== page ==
Third — other things being equal — some things that are unsatisfying if done by yourself or in unpleasant surroundings or at the orders of an overlord are enjoyable, at least for a while, if these circumstances are changed. This is probably true, to some extent, of all work. People deploy their otherwise wasted ingenuity to make a game of the least inviting drudge-jobs as best they can. Activities that appeal to some people don’t always appeal to all others, but everyone at least potentially has a variety of interests and an interest in variety. As the saying goes, “anything once.” Fourier was the master at speculating how aberrant and perverse penchants could be put to use in post-civilized society, what he called Harmony. He thought the Emperor Nero would have turned out all right if as a child he could have indulged his taste for bloodshed by working in a slaughterhouse. Small children who notoriously relish wallowing in filth could be organized in “Little Hordes” to clean toilets and empty the garbage, with medals awarded to the outstanding. I am not arguing for these precise examples but for the underlying principle, which I think makes perfect sense as one dimension of an overall revolutionary transformation. Bear in mind that we don’t have to take today’s work just as we find it and match it up with the proper people, some of whom would have to be perverse indeed. If technology has a role in all this it is less to automate work out of existence than to open up new realms for re/creation. To some extent we may want to return to handicrafts, which William Morris considered a probable and desirable upshot of communist revolution. Art would be taken back from the snobs and collectors, abolished as a specialized department catering to an elite audience, and its qualities of beauty and creation restored to integral life from which they were stolen by work. It’s a sobering thought that the grecian urns we write odes about and showcase in museums were used in their own time to store olive oil. I doubt our everyday artifacts will fare as well in the future, if there is one. The point is that there’s no such thing as progress in the world of work; if anything it’s just the opposite. We shouldn’t hesitate to pilfer the past for what it has to offer, the ancients lose nothing yet we are enriched.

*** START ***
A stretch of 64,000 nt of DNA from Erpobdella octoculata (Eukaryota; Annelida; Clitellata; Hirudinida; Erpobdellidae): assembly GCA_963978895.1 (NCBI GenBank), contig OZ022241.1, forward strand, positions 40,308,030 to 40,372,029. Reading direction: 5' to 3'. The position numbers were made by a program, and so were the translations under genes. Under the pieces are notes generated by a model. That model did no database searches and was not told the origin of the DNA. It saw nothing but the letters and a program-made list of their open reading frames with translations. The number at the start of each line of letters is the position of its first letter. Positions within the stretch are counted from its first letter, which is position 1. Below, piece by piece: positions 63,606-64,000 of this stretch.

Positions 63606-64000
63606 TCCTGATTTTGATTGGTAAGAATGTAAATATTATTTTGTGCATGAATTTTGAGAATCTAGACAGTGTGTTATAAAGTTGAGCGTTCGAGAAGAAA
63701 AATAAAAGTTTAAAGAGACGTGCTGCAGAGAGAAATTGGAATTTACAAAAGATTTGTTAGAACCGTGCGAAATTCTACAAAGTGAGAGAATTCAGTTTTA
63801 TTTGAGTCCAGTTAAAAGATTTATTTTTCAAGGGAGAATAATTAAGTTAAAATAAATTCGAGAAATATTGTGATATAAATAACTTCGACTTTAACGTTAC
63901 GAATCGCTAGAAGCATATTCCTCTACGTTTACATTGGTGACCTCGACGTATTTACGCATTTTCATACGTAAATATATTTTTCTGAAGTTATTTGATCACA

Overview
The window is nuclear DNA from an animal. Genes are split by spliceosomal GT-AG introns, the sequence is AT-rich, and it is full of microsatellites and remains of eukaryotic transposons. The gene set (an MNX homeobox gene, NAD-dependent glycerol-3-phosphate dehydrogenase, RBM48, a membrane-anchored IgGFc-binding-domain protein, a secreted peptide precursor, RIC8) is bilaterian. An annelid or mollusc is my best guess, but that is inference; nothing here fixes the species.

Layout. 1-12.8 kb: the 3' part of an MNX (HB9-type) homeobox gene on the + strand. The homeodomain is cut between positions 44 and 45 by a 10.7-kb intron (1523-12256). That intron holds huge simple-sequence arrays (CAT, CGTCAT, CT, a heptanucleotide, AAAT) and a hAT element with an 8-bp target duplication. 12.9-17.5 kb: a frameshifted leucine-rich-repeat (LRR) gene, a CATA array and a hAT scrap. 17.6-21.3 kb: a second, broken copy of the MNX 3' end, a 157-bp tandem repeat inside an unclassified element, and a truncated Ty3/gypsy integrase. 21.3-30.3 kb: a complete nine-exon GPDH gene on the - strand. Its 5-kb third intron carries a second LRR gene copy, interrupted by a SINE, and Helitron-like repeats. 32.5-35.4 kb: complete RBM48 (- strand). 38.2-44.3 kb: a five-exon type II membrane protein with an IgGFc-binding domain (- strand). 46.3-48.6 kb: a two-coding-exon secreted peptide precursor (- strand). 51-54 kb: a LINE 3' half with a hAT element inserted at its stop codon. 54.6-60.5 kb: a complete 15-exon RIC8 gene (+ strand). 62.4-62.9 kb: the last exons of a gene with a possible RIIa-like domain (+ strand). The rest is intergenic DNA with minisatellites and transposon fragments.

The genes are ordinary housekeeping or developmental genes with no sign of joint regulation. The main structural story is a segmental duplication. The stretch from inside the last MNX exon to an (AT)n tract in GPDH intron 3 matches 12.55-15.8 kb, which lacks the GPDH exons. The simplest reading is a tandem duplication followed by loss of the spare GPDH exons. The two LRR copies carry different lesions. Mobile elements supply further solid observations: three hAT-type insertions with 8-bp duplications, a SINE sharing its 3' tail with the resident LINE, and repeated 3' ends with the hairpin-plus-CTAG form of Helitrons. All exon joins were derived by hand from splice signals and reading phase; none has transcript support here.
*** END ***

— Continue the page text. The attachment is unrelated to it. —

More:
The reinvention of daily life means marching off the edge of our maps. There is, it is true, more suggestive speculation than most people suspect. Besides Fourier and Morris — and even a hint, here and there, in Marx — there are the writings of Kropotkin, the syndicalists Pataud and Pouget, anarcho-communists old (Berkman) and new (Bookchin). The Goodman brothers’ Communitas is exemplary for illustrating what forms follow from given functions (purposes), and there is something to be gleaned from the often hazy heralds of alternative/appropriate/intermediate/convivial technology, like Schumacher and especially Illich, once you disconnect their fog machines. The situationists — as represented by Vaneigem’s Revolution of Daily Life and in the Situationist International Anthology — are so ruthlessly lucid as to be exhilarating, even if they never did quite square the endorsement of the rule of the worker’s councils with the abolition of work. Better their incongruity, though than any extant version of leftism, whose devotees look to be the last champions of work, for if there were no work there would be no workers, and without workers, who would the left have to organize?